Keeping Wildfowl Geese

GENERAL POINTS (information from the British Waterfowl Association)
All geese originate from the Northern Hemisphere. Known as “true geese”to distinguish them from the ‘look a like’ Sheldgeese of the Southern Hemisphere, they can be divided into two groups;
1. Grey Geese, all in the genus Anser, such as the Greylag, Bean, Pinkfoot, White-front, Snow, Ross, Emperor, and Barhead;
2. Black Geese, whose generic name is Branta and include Canada, Brent,Barnacle, Red-breasted, and Ne-ne. Greygeese are easy to distinguish because of their coloured feet and bills. The black
geese group all have black feet and blackbills.
The two groups make up a total of fifteen full species plus a variable number of subspecies, according to which authority youconsult.
In the wild, geese are gregarious,particularly so out of the breeding season, on migration and on their wintering grounds. In captivity a single pair of most species will thrive and
breed. If space and other factors permit it may be more natural to keep more than one pair of thesame species or different species. Ornamentalducks and geese may be kept together, usually without difficulty.
Sheldgeese and some Shelducks are less likely to mix successfully unlessyour enclosure is very large, one hectare ormore (two or three acres)! Swans are probably better kept on their own, or with
a few ducks.“White Snow Geese and White  Swans do not a happy enclosure make.”

Barring the exceptions mentioned above, flocks of geese of the same
species, or mixed, can be run together. The area that you have for grazing
and the water area will dictate the maximum number you can keep.
Assuming extra feeding, in addition to grazing particularly in winter, a
rough guide is ten pairs per acre. If you want all pairs to breed and rear
their own young then reduce the number of geese that you keep.
For the sake of the geese, and your sleep, it is essential to have a 2 meter
high (6′ – 8′) fox proof fence. Details are given in the BWA information
leaflet “Starting To Keep Wildfowl”.
Geese bond for life. While the sexes look identical they can breed in
captivity in their third year. Unlike most ducks, both parents rear the
young. Only the female incubates, but the gander plays a vital role in nest
site and family protection. All true geese need a pond.
Almost all species display and copulate on water. A pond of sufficient
depth, say 50cms (18″), and an area for two birds to bathe and turn over
on their sides at once is a minimum requirement for a contented pair of
captive geese. For ease of maintenance the pond should have flowing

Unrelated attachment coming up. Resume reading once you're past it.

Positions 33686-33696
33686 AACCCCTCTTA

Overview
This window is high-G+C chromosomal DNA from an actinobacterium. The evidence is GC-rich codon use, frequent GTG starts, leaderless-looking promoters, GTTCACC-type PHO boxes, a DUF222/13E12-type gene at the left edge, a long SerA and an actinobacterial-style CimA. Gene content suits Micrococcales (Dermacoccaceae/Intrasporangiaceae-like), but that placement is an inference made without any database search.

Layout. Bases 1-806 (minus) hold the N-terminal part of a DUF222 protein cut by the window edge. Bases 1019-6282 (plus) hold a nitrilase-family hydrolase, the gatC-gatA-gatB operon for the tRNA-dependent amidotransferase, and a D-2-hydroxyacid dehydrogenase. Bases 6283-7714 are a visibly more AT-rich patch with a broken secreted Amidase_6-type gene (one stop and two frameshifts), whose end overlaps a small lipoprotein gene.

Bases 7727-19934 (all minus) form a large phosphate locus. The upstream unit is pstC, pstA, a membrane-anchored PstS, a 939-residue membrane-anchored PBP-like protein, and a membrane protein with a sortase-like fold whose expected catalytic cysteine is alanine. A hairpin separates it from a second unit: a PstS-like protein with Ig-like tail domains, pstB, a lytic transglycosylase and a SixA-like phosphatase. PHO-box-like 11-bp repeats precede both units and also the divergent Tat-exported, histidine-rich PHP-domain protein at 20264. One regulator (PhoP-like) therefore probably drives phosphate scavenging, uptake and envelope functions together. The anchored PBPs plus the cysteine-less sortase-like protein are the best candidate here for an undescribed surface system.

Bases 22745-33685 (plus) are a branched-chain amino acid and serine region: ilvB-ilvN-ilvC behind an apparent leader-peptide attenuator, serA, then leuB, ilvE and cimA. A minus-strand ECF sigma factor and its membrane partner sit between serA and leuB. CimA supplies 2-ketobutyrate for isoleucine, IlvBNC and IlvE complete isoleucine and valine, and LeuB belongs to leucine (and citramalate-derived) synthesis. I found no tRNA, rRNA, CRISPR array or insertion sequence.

water or be easily drained and cleaned.
Geese will choose islands, piles of logs, rocks, even willow wigwams to
build their nests. And, when at their most infuriating they’ll nest alongside
or even in the middle of a footpath!. Given that, you should note that if a
pair of geese incubate and rear their own young, they are likely to re-use
the same place year after year. Generally pairs of geese will tend to
choose some cover on a slightly elevated site, ‘with a view’. There needs to
be space for the gander to loaf and keep vigil nearby. They don’t
necessarily nest alongside their pond, and if you have more than one pair,
it may be a good management to dissuade them from doing so. The
dominant gander is likely to keep others from the water and reduce
copulating activity.
Geese are vegetarians and graze short herbs, grasses and clovers. A few
species with big bills such as Greylags and Greater Snow Geese may dig,
looking for roots and tubers. Those with very short bills such as Ross,
Redbreasted and Lesser White-front prefer sward, or will create one in time,
something akin to a bowling green. These are points to bear in mind in the
planting and maintenance of enclosures. Up to a point judicious hand
mowing can be used to manipulate the spread of different species in a
given area.
In addition to their own grazing, geese should be given wheat and poultry
layer pellets, with 15% protein, twice a day. It is recommended that each
pair should be given individual feed containers. This keeps the food clean,
helps ensure a reasonable share for each pair and reduces the parasites
such as gizzard worm. From February to the end of the laying season a
higher protein pellet (18% max) may be given to enhance egg production.
Grit, both in quartz and limestone form (or oyster shell) should be
available for food breakdown and digestion and eggshell production. Grit
for waterfowl should be in smaller particles than that provided for
domestic poultry.
Handrearing can be a practical, if time consuming, solution to frustrate
predators such as magpies, crows and gulls. By allowing the breeding pairs
to recycle and lay replacement clutches, it is likely that the total number
that will be reared will be increased. It is unwise to attempt three or more
clutches a year from any pair.
Broody hens and incubators, or both in combination, can work well.
Remember a broody hen not only incubates, but also fosters and rears. For
rearing small numbers of birds you cannot better a good broody hen. All
young geese need access to grass and chick crumb 24 hours after
hatching. Confinement in a small brooder on a lawn with a broody hen
usually ensures this. Parent geese with goslings can miss finding artificial
foods or wild birds take it first.
Having sung the praises of good broody hens, there are many pairs of
captive geese who gain experience over successive years and do an
excellent job in rearing their own young. It is more natural and there
should be no misguided goslings that believe their parents are chickens.
The initial expenditure of pond digging, water supply and fox-proof
fencing is high for any waterfowl collection. However, once constructed,
the day-to-day maintenance of a collection of geese and wildfowl is
relatively simple compared to most other livestock keeping. Geese are
knowing, relatively intelligent and rewarding birds.